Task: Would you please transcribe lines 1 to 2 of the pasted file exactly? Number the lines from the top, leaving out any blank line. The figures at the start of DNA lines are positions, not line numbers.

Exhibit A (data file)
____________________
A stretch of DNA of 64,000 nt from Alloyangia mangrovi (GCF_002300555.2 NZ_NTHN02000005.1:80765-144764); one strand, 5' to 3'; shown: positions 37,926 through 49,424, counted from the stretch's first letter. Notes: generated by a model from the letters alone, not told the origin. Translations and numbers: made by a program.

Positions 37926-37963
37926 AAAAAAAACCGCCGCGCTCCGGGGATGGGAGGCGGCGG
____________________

A stretch of DNA of 64,000 nt from Alloyangia mangrovi (GCF_002300555.2 NZ_NTHN02000005.1:80765-144764); one strand, 5' to 3'; shown: positions 37,926 through 49,424, counted from the stretch's first letter. Notes: generated by a model from the letters alone, not told the origin. Translations and numbers: made by a program.

Positions 37926-37963